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Machine Learning For Hackers

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If you’re an experienced programmer interested in crunching data, this book will get you started
with machine learning—a toolkit of algorithms that enables computers to train themselves to
automate useful tasks. Authors Drew Conway and John Myles White help you understand machine
learning and statistics tools through a series of hands-on case studies, instead of a traditional
math-heavy presentation.Each chapter focuses on a specific problem in machine learning, such as
classification, prediction, optimization, and recommendation. Using the R programming language,
you’ll learn how to analyze sample datasets and write simple machine learning algorithms.
Machine Learning for Hackers is ideal for programmers from any background, including business,
government, and academic research.Develop a naïve Bayesian classifier to determine if an email
is spam, based only on its textUse linear regression to predict the number of page views for the top
1,000 websitesLearn optimization techniques by attempting to break a simple letter cipherCompare
and contrast U.S. Senators statistically, based on their voting recordsBuild a “whom to follow―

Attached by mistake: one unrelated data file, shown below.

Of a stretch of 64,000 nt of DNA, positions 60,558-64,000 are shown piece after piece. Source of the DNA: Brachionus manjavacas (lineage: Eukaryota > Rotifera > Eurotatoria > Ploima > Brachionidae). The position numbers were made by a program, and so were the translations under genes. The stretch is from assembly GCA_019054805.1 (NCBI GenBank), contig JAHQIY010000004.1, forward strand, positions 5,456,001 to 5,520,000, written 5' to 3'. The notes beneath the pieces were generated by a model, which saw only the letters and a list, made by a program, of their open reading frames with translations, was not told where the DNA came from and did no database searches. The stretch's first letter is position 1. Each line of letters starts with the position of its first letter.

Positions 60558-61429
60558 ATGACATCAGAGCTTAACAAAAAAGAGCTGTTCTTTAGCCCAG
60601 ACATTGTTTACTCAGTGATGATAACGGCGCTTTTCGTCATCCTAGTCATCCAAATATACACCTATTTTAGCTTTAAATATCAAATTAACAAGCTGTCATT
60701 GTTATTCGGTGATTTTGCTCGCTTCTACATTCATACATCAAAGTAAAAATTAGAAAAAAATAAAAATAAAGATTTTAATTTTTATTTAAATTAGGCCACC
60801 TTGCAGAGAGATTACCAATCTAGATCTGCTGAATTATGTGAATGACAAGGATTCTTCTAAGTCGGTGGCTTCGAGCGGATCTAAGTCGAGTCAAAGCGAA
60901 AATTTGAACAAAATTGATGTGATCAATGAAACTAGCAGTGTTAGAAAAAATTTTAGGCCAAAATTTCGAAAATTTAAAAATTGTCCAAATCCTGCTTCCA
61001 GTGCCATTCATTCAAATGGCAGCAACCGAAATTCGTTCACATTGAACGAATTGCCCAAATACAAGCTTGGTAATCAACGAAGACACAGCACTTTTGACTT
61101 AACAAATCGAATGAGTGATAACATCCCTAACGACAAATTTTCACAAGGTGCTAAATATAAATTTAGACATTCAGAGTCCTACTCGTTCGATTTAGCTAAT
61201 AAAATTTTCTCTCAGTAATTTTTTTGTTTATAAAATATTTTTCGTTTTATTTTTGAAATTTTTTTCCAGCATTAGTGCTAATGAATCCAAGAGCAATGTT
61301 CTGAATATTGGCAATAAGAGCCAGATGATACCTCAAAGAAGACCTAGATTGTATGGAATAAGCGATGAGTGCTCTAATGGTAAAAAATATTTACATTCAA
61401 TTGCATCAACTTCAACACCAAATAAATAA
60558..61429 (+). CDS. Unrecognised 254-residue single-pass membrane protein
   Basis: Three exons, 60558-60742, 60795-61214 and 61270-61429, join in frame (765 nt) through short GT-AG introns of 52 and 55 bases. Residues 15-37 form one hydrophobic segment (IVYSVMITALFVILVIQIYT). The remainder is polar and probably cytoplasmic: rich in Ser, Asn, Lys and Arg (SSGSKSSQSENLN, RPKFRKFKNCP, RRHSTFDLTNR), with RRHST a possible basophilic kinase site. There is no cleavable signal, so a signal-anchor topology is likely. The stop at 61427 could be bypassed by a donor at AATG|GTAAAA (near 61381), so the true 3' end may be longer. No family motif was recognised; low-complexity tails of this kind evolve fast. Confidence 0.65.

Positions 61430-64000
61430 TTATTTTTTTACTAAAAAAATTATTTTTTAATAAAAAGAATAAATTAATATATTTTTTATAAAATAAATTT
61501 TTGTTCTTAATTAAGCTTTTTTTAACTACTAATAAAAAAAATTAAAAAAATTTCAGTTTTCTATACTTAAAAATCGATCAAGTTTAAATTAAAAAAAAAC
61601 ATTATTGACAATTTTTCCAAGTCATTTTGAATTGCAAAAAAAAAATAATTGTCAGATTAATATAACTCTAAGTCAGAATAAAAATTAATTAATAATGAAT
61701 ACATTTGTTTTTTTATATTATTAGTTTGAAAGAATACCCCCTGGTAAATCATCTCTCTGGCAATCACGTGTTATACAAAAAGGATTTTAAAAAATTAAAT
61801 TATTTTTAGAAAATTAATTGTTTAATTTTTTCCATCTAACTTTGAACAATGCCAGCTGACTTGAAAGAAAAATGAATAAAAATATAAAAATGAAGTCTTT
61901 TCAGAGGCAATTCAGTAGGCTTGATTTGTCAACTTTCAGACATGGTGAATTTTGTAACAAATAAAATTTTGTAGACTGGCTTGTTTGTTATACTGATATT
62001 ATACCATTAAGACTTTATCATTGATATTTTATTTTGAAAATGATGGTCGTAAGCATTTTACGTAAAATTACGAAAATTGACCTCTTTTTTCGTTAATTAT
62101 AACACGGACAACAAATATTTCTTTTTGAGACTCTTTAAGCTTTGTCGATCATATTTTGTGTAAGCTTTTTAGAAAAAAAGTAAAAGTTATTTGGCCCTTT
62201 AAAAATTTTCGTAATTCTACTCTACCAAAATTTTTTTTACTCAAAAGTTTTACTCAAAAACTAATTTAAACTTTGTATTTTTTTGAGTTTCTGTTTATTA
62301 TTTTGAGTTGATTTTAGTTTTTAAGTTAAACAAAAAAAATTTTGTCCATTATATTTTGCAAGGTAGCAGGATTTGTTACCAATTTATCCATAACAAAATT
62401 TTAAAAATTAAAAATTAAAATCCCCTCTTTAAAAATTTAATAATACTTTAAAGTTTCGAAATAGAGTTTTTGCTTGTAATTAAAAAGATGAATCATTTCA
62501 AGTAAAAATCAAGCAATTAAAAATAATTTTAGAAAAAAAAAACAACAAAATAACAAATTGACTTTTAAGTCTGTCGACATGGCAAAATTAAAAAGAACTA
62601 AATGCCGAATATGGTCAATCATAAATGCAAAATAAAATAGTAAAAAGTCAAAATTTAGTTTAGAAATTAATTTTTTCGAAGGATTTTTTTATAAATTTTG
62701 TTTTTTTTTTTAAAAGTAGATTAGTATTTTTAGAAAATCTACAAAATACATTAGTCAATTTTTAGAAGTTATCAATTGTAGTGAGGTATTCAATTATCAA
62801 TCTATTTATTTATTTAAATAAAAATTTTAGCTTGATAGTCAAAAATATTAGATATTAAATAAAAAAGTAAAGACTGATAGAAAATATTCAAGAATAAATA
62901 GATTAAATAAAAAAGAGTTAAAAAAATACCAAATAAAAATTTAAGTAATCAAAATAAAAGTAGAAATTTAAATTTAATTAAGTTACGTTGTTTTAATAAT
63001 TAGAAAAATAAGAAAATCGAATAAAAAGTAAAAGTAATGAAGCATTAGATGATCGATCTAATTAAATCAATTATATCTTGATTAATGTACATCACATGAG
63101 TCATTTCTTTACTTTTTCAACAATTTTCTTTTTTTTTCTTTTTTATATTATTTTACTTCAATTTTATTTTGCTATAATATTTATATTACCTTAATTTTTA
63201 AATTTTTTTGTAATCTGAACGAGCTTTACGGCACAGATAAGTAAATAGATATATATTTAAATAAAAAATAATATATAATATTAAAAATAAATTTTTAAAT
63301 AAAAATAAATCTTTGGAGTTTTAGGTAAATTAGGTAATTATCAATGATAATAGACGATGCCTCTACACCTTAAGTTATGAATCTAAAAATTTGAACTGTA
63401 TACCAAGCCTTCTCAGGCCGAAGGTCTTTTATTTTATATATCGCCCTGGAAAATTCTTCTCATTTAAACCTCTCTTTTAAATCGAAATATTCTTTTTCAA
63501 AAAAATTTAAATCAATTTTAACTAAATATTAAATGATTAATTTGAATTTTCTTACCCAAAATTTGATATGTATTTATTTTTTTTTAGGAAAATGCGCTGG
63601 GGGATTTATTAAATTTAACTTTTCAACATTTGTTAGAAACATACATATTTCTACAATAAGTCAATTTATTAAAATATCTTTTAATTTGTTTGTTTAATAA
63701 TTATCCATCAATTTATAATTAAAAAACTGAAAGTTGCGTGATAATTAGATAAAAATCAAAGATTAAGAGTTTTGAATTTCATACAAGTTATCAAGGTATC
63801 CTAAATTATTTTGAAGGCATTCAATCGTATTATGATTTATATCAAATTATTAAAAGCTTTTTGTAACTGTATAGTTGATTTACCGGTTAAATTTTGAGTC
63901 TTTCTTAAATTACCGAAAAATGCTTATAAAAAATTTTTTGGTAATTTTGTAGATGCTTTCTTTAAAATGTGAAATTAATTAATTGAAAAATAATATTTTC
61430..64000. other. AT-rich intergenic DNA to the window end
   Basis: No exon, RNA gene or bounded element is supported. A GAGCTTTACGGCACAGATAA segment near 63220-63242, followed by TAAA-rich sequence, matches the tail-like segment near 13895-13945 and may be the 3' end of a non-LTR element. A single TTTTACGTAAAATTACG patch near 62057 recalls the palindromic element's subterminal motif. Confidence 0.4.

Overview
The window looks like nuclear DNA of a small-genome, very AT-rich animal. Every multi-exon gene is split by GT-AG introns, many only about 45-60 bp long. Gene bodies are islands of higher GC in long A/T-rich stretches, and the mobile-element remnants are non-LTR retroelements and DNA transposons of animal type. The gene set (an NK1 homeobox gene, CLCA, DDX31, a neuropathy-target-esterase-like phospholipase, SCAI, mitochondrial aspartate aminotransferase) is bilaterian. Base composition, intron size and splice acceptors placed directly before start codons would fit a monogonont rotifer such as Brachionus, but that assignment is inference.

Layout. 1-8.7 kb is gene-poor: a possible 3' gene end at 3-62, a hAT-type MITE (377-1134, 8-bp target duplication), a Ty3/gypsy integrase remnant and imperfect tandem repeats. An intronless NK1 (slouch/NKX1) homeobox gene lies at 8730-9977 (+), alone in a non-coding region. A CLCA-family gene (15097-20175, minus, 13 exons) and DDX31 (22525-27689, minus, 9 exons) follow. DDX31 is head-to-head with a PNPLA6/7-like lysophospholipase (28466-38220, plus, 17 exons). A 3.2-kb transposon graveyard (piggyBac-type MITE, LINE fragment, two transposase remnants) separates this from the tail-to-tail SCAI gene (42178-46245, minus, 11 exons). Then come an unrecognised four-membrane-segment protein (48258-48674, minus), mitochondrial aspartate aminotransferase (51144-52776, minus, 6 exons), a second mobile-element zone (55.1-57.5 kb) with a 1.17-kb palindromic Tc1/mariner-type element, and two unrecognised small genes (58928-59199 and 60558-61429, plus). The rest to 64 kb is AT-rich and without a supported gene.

recommendation system from Twitter data

Paperback: 324 pages


Publisher: O'Reilly; 1st edition (February 25, 2012)
Language: English
ISBN-10: 1449303714
ISBN-13: 978-1449303716
Product Dimensions: 7 x 0.8 x 9.2 inches
Shipping Weight: 1.4 pounds (View shipping rates and policies)
Average Customer Review: 3.2 out of 5 stars  See all reviews (26 customer reviews)
Best Sellers Rank: #307,541 in Books (See Top 100 in Books) #31 in Books > Computers &
Technology > Computer Science > AI & Machine Learning > Natural Language Processing #48
in Books > Computers & Technology > Computer Science > AI & Machine Learning > Machine
Theory #75 in Books > Textbooks > Computer Science > Algorithms

I used this book to teach students about data mining and machine learning with a hands-on
approach. I intended it to be used as a book for the students to rely and fall back on. It is not suited
well for that purpose.Pros: The book is affordable and nicely written. The authors take great care in